Recipe for Quality

By Christopher Pepin, RN, CEN, CCRN

National Director of Clinical Services

How does an emergency department management group like NES Health change the face of an emergency department or the quality outcomes? It’s a question that comes up every time we talk with our current hospital partners, sit down for new business development presentations, or when developing strategic plans in the quality department.

When we look across the country at the over 4,000 emergency departments, we would like to think that much of what we do is separated by significant differences in employees, process, and culture. In reality, it’s the subtlest differences in measurement that change the entire outcome. My wife once grabbed a container of salt instead of sugar when making muffins for our kids. This may not have been the slightest change in recipe; nonetheless the outcome was completely different than what was expected. Not to mention my children and their friends held back none when declaring how horrible the muffins were, and will tell the story for years to come.

I use this example because I so often compare the practices in hospitals with that of restaurants. I did this often in a prior position during orientation sessions to new employees in order to drive home the concept of service excellence in a way in which people could relate. The good and bad in healthcare is a personal and memorable experience quite similar to the meals we eat. The great dish prepared by your grandmother or the worst meal you’ve ever had at your hometown eatery create permanent memories, in some ways as much as the birth of a child or the death of a loved one.

This concept was made real to me a couple of years ago when I read an article in The New Yorker magazine titled “Big Med” by Dr. Atul Gawande. It compared the Cheesecake Factory restaurant chain to how we do things in the field of healthcare. It discussed how, if we could model an efficient business aimed at affordable costs and consistent quality, we would get it all right. While I believe this to be true-and have embraced lean methodology, improved efficiency, and customer service along with the rest of the country-it is the right mixture at the right time that yields the looked-for outcome.

While the concept of modeling a successful restaurant or even a successful emergency department should be within reach, the variables that occur from entrance to exit can quickly become staggering. The difference between serving a dish of cold Fettuccine Alfredo or a 7-hour wait for discharge instructions can be but one process out of 1,000 failing, in either example.

Going back to the original question, how does NES Health help to deliver quality outcomes? I don’t think I could say that we should model one specific business or restaurant in order to get it right. We do, however, have the right pieces in place to ensure we aren’t getting it wrong. The ability to deliver key metrics to both our providers and hospital administrators is crucial to delivering quality in each of our staffed emergency departments. Here are some of the quality ingredients we use at NES Health.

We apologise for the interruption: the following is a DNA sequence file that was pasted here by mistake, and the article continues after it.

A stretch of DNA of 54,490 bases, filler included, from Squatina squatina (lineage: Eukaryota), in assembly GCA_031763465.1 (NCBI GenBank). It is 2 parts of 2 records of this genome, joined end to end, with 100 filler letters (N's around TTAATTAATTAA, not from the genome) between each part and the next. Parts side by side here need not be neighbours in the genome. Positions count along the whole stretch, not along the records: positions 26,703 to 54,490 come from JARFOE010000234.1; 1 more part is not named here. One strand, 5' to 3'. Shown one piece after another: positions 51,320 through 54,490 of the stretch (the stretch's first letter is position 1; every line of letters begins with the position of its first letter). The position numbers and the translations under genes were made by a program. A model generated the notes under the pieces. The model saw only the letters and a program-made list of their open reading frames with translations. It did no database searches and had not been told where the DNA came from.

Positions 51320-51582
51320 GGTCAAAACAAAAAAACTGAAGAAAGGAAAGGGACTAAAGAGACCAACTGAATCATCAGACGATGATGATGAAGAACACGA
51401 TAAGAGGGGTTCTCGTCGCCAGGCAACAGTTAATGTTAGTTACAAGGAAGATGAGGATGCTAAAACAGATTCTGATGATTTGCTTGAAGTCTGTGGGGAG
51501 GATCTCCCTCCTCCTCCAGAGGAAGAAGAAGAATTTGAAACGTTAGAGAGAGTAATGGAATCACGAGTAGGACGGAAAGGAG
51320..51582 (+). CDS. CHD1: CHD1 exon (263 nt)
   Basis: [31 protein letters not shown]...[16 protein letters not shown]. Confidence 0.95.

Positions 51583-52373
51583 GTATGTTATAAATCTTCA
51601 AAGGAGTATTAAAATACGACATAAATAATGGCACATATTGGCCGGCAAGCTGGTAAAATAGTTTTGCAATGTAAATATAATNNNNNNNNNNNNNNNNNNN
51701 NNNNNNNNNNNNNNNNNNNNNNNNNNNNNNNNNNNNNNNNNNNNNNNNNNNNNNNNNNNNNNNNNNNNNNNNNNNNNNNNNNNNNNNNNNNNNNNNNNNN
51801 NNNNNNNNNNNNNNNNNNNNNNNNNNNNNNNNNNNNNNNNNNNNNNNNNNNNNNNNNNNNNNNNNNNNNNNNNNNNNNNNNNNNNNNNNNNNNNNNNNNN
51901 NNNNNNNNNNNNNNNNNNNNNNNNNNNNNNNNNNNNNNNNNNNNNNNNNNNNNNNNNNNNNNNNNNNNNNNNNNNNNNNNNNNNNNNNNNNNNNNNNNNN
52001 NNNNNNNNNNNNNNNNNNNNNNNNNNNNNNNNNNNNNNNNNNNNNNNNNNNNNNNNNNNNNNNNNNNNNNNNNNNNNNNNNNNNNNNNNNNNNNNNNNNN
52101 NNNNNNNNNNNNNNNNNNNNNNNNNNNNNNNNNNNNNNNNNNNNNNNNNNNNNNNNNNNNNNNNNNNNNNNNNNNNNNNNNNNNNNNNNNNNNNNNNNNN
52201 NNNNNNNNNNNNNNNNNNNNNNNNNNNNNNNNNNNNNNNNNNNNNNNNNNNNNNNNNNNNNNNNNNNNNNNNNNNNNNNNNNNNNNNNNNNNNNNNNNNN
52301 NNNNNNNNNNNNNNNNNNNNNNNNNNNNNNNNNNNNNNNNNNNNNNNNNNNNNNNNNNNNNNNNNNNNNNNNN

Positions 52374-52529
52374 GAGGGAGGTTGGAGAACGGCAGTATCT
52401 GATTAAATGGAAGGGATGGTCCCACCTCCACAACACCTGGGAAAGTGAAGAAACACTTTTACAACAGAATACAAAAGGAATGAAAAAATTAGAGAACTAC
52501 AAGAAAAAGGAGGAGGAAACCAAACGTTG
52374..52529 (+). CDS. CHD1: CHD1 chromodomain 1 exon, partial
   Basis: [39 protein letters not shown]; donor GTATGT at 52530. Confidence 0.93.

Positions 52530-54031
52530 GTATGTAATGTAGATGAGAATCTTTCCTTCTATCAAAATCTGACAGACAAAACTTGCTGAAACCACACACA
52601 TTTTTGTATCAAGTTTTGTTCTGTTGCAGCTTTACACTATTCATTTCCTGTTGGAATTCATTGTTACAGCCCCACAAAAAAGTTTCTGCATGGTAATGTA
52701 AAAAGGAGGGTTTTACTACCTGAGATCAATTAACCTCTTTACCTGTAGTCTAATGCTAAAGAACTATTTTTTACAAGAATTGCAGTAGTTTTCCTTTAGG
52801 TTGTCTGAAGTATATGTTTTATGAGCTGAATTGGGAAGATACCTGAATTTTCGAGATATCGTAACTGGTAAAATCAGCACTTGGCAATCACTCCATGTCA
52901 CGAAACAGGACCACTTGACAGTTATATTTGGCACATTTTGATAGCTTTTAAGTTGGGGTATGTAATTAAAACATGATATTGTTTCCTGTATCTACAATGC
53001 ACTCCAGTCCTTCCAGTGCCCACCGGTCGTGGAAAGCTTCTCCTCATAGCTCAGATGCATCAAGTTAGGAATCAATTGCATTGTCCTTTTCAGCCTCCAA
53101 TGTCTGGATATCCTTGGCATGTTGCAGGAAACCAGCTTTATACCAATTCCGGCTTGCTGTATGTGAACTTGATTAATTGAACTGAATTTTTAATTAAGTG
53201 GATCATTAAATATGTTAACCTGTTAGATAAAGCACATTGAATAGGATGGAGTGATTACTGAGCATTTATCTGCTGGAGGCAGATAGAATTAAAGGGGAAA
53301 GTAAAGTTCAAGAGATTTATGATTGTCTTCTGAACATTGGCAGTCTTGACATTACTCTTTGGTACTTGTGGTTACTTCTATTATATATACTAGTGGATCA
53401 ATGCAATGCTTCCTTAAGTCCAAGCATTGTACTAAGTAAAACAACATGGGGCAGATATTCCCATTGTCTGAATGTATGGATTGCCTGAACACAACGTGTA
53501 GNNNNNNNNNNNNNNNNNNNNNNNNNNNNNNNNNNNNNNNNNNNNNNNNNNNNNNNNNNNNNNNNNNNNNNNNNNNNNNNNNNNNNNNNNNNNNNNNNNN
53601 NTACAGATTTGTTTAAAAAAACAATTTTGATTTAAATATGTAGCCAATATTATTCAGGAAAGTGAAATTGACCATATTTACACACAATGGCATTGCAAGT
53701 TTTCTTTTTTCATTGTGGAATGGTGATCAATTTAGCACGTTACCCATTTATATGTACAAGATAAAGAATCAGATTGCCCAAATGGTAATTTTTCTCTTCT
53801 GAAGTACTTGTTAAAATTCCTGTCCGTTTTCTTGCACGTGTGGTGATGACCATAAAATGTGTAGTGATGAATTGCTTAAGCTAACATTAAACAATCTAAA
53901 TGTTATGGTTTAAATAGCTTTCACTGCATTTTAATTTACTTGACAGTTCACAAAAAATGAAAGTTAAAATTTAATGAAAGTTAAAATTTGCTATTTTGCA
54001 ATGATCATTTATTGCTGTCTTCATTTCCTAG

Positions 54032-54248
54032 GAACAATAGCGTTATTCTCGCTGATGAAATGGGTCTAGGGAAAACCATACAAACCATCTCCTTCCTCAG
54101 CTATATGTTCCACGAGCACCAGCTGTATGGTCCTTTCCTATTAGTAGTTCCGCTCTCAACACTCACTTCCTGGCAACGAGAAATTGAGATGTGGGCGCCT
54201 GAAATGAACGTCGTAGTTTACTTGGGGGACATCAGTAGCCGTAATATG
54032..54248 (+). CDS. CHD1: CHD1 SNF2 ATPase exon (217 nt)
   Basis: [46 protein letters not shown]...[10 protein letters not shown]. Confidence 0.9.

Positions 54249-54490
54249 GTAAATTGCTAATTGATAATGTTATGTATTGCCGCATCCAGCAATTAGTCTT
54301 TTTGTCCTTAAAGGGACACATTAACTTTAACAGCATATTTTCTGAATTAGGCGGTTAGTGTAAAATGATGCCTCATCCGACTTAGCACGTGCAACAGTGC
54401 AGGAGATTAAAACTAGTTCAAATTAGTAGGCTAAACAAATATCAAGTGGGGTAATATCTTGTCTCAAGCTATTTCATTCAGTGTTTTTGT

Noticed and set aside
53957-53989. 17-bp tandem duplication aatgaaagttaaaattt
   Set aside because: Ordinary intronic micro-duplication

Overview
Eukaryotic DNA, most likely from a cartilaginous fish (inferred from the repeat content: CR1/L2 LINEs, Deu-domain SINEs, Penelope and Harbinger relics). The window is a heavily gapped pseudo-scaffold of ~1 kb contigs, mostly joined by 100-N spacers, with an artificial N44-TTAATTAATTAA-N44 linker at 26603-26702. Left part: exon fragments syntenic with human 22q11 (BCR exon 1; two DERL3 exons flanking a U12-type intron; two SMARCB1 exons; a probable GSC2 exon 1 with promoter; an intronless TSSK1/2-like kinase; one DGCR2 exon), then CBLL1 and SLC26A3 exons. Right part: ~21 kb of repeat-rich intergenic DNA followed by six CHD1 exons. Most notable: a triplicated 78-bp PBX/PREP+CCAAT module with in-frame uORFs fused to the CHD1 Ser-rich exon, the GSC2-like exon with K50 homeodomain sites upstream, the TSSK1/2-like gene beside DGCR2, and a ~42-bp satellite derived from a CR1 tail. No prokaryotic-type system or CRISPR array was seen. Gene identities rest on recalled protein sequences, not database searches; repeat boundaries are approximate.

List of Ingredients

  1. Client IQ
    Each of our emergency departments utilize Client IQ, which is real-time survey software deployed on touchscreen tablets. This provides immediate data on all of our physicians/mid-levels, nurses they work with, the environment, and overall satisfaction of the hospital. This has recently been improved so that we can receive all of this through an app on smartphones or any of our mobile devices.
  2. ActionCue
    Our data analytics program, ActionCue, provides data to all of our site medical directors, physicians/mid-levels, hospital administrators and the operations staff at NES Health. Some of the benefit of this tool is looking at throughput times and working with staff to ensure they are meeting benchmarks or working on established goals desired by the leaders at our hospitals.
  3. Performance Improvement Teams
    At the heart of our success, is the process of creating performance improvement (PI) teams made up of physicians and nurses to ensure a means by which to implement best practices at each staffed ED. The creation of a successful PI team is an avenue through which to have frontline staff decide what most needs attention in the ED, and then consistently making improvements. Improvement is always an ongoing, never-ending process.

Everyone of our emergency departments may have a different menu, different theme, and use a different model to put “an amazing meal on the table,” so to speak. We do, however, have the same expectations for each and every ED: To always strive to be better than the national averages set forth by standards of care, and to do it in ways that are affordable to our patients, while delivering amazing customer service.

Read Dr. Atul Gawande’s referenced article, “Big Med” here:
www.newyorker.com/magazine/2012/08/13/big-med